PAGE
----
Though I enjoyed the fighting-and-shooting action, MIRACLE RIDER's most interesting facet appears in its introductory chapter. The audience is given a short, four-part history of white-Indian relations. In each segment, a virtuous white character counsels other white men against fighting the Indians over their land or their game, and each time the evil white men go ahead and do whatever they want, leading to wholesale carnage. The first three of the virtuous whites are Daniel Boone, Davy Crockett, and Buffalo Bill Cody, while the last one is the father of Tom Morgan, a Ranger killed in the act of defending an Indian from bad white guys, and who thus passes on his ethical sense of responsibility to his young son Tom.

Clearly, whatever these legendary figures were in their real lives, here Boone, Crockett and Cody are being portrayed as sporting enlightened views of the Red Man, the better to make a rhetorical point against the whites who treated the Indians unjustly. Today, when we see such a sequence, followed by an uplifting shot of the American flag superimposed over the United States of 1935, it's impossible not to wonder if such unification might have come about more because of the greedy whites than because of the virtuous paragons. Yet I think that the introductory sequence is about more than "social control." It feels more like "wishful thinking;" a writer's desire to imagine that Manifest Destiny could have been achieved without racial injustice.  Perhaps there's something similar going on in a lot of the "Keep Them Indians Down" stories: the wish-dream that the real-life Indian wars could have been averted as easily as they are in "Lone Ranger" tales.  MIRACLE RIDER, being a simple good guys vs. bad guys entertainment, can't deal with these social issues. But as far as avoiding some of the more condescending pitfalls of the western genre-- if only because the Indians don't really vanish, but get rich off their land-- RIDER is ahead of the pack.



Tuesday, February 3, 2015

GHIDORAH, THE THREE-HEADED MONSTER (1964), MONSTER ZERO (1965)



PHENOMENALITY: *marvelous*
MYTHICITY: *fair*
FRYEAN MYTHOS: *drama*
CAMPBELLIAN FUNCTIONS: *cosmological, sociological*


GHIDORAH is often cited as a turning-point in the Godzilla franchise. The Big G had remained the heavy in his first four appearances, but in this fifth movie, he, his former opponent Mothra, and Rodan are all united against a common menace, the three-headed dragon-creature of the title.

Though the movie is named for Ghidorah, the monster is more of a catalyst than a primary menace. With his three heads, two wings, two rear legs and no forelegs, Ghidorah is a marvelous design, but that design-complexity makes him hard if not impossible to identify with, whereas the other three creatures benefit in that department from a simplicity of design-- though, as I've said earlier, I've never really cared for any version of Rodan.

This is the first film in the Godzilla series to strongly push a human-centered subplot that isn't devoted to stopping a monster or monsters. In this case our viewpoint character Detective Shindo becomes involved in trying to figure out what has happened to Selina, princess of the far-off country Selgina. Initially she seems to perish in a plane-explosion, in theory ending Shindo's involvement in her story. However, Shindo beholds a woman who looks just like Selina, making predictions of catastrophe to the Japanese press and claiming to be a denizen of Venus.  Shindo investigates her more thoroughly when her predictions come true: that both Rodan (resuscitated from his "death" in his initial appearance) and Godzilla will attack Japan. In addition, an assassin attempts to take Selina's life, demonstrating that the explosion of the plane was no accident. In addition, scientists are investigating a mysterious meteor shower, which turns out to be the means by which the titular outer-space monster arrives on Earth, and the Fairies of Infant Island just happen to be in town, appearing on a local TV show. The latter development feels like a 180 degree turn from their previous feelings on modern-media exploitation in MOTHRA, but maybe they considered it a cultural outreach program.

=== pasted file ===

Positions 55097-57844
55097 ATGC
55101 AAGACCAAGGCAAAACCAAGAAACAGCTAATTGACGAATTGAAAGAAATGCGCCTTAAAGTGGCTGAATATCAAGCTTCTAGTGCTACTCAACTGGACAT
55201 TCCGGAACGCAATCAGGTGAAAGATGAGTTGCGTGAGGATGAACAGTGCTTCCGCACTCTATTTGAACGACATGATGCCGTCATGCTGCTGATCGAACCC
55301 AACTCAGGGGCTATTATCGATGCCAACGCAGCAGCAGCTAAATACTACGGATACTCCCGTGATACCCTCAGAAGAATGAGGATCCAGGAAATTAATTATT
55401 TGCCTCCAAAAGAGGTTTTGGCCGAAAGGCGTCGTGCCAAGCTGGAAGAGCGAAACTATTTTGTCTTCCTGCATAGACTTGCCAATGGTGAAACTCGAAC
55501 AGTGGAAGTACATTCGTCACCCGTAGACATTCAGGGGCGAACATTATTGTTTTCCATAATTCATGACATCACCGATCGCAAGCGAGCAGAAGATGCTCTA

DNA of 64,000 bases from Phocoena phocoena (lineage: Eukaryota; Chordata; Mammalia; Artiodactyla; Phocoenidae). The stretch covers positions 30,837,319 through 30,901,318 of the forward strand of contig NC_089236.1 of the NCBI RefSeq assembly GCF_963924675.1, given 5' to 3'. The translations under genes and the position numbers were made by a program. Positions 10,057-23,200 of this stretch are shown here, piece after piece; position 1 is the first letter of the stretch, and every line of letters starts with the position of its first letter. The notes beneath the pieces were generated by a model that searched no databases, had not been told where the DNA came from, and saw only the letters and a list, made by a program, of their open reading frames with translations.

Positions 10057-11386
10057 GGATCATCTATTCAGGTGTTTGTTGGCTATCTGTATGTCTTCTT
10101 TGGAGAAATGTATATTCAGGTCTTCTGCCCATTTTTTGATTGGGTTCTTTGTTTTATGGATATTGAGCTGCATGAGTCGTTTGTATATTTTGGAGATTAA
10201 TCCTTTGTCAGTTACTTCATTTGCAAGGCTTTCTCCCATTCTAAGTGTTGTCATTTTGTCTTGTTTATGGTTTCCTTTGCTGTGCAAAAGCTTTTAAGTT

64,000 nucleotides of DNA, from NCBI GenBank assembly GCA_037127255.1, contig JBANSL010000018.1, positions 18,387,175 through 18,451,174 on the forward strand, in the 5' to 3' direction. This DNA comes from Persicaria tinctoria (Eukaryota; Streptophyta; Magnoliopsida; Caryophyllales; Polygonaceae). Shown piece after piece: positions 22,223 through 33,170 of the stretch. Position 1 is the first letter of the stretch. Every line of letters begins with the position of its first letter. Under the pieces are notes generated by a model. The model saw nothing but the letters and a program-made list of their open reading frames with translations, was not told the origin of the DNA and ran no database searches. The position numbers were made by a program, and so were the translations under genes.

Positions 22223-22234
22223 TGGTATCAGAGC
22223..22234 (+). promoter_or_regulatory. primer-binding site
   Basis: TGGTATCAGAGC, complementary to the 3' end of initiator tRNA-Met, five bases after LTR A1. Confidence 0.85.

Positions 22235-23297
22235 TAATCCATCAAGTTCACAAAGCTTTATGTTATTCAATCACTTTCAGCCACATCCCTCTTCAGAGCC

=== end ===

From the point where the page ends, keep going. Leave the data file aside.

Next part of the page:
All three monsters-- Ghidorah, Rodan and Godzilla-- converge to attack Japan. The locals implore the Fairies to call upon Mothra, who previously protected humanity from Godzilla in 1964's MOTHRA VS. GODZILLA.  Though the last Mothra-egg gave birth to two giant larvae at the end of that film, only one of them answers the Faeries' summons: for the rest of the 1960s, Mothra's remaining appearances will abjure his winged moth-form. Meanwhile, Shindo gets Selina examined by medical experts, who find her sound of mind, and convince Shindo that while she isn't literally from Venus, she is a genuine descendant of a Venusian colonization of Earth, which explains why the trauma-shocked princess has reverted into a persona derived from her psychically-endowed ancestors. For good measure, we learn from Selina that her distant ancestors were ravaged by an attack from the vicious hydra-headed space dragon. Thus it's fitting that Selina, like the Faeries, plays a role in bringing about Ghidorah's defeat this time out.

As it happens, just as Mothra arrives, Godzilla and Rodan have crossed paths and started fighting one another. The humans and the Faeries watch as the caterpillar-creature strikes up a dialogue with the giant reptile and the humongous pteranodon-- a dialogue translated by the Faeries. I'll comment more on this later, but suffice to say, Mothra initially fails to convince the two bigger monsters to oppose the space-born menace to Earth. The Mothra-larva proceeds to engage the three-headed dragon in battle, and gets his annelid ass kicked. This misfortune, however, shames Godzilla and Rodan into belatedly entering the battle. The result is that Ghidorah is driven back into space, the Earth-monsters go their separate ways, and Princess Selina, having speedily regained her memory, returns to her home country, bidding farewell to her Japanese protector.